The United States And Saudi Arabia

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Conflict over energy resources—and the wealth and power they create—has become an increasingly prominent feature for geopolitics particularly in the Middle East . The discovery of oil in the late nineteenth century added a dimension to the region as major outside states powers employed military force to protect their newly acquired interests in the Middle East. The U.S.’s efforts to secure the flow of oil have led to ever increasing involvement in the Middle East region’s political affairs and ongoing power struggles. By the end of the twentieth century, safeguarding the flow of oil from the Persian Gulf had become one of the most important functions of the U.S. military establishment. The close relationship between the United States and the Saudi royal family was formed in the final months of World War II, when U.S. leaders sought to ensure preferential access to Saudi petroleum. The U.S. link with Saudi Arabia and other countries in the region has demonstrated to be greatly beneficial to both parties, yet it has also led to ever deepening U.S. involvement in regional politics.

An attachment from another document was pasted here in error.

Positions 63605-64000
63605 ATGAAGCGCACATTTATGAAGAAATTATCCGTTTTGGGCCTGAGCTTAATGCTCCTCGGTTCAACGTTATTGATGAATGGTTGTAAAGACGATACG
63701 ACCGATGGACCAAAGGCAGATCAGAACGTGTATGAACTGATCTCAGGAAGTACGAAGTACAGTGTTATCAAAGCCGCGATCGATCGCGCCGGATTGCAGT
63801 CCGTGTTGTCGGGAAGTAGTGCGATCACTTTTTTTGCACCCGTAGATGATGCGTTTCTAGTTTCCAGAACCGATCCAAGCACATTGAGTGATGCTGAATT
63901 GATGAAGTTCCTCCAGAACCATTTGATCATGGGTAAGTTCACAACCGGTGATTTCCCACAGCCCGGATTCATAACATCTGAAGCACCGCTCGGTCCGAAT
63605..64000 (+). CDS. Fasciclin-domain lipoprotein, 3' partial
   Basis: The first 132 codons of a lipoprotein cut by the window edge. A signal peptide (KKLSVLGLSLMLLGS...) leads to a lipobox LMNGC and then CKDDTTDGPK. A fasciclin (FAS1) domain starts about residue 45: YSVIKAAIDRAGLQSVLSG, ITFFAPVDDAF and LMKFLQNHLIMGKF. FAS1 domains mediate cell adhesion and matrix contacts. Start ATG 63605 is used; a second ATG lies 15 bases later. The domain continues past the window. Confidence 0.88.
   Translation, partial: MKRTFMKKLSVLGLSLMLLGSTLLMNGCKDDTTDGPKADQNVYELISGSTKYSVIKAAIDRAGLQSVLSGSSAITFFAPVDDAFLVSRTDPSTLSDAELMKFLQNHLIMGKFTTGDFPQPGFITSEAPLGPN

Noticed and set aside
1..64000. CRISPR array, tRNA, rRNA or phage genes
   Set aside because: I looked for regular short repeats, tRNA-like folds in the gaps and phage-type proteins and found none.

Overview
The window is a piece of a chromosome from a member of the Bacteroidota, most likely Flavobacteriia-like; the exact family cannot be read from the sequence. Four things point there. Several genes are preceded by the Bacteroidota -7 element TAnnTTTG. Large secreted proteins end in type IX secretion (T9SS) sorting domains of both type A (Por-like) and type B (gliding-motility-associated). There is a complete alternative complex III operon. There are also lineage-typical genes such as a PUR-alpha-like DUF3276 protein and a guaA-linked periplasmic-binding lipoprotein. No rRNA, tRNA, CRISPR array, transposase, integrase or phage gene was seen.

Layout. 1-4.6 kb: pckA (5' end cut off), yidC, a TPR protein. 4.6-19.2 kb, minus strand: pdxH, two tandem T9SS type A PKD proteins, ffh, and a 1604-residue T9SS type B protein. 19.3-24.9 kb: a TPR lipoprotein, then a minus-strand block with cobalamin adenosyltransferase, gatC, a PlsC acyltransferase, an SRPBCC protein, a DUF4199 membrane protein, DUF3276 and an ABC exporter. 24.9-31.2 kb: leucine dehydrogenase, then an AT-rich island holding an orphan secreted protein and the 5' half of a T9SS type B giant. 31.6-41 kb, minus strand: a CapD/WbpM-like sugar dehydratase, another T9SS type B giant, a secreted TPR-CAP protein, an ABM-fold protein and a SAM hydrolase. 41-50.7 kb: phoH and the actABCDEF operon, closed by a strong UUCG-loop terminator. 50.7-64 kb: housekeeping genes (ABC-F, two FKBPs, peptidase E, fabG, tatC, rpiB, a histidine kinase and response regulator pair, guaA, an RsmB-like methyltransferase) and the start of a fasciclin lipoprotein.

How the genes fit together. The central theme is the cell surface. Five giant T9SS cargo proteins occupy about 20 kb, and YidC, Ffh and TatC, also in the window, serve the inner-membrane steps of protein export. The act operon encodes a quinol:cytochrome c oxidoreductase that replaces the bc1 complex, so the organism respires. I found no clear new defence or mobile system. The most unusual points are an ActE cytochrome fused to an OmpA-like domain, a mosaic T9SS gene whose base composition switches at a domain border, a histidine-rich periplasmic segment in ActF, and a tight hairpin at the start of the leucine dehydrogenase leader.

Despite that the United States is currently the greatest producer of petroleum, supplying approximately 14021 thousand barrels per day, they retain presence in the Middle East as part of their national interest to maintain strategic power and influence in the energy-rich region while strengthening trade and their alliances.

Initially, American movement in the Middle East were governed by
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